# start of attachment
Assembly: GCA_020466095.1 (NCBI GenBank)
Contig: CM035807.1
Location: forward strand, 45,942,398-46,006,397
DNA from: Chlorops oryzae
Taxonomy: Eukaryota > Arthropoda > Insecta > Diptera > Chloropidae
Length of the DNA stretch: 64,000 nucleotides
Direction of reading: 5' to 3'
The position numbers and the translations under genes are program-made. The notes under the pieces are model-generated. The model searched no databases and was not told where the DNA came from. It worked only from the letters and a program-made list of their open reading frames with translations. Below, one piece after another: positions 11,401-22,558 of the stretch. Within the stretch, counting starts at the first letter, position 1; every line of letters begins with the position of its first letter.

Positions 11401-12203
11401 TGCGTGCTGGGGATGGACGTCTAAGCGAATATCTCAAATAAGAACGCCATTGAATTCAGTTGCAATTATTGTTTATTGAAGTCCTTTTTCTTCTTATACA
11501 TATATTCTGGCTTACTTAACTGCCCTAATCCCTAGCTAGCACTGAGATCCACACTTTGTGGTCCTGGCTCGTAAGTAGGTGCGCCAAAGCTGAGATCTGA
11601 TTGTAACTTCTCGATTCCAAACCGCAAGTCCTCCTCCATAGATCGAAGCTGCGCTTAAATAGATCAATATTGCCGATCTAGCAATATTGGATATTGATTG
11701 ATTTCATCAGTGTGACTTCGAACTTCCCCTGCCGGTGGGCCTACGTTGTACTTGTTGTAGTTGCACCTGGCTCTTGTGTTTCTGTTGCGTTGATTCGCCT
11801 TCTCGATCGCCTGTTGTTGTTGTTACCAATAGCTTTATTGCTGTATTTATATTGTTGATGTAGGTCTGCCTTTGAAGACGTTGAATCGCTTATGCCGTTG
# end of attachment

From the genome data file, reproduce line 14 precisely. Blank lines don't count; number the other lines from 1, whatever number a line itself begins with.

11801 TCTCGATCGCCTGTTGTTGTTGTTACCAATAGCTTTATTGCTGTATTTATATTGTTGATGTAGGTCTGCCTTTGAAGACGTTGAATCGCTTATGCCGTTG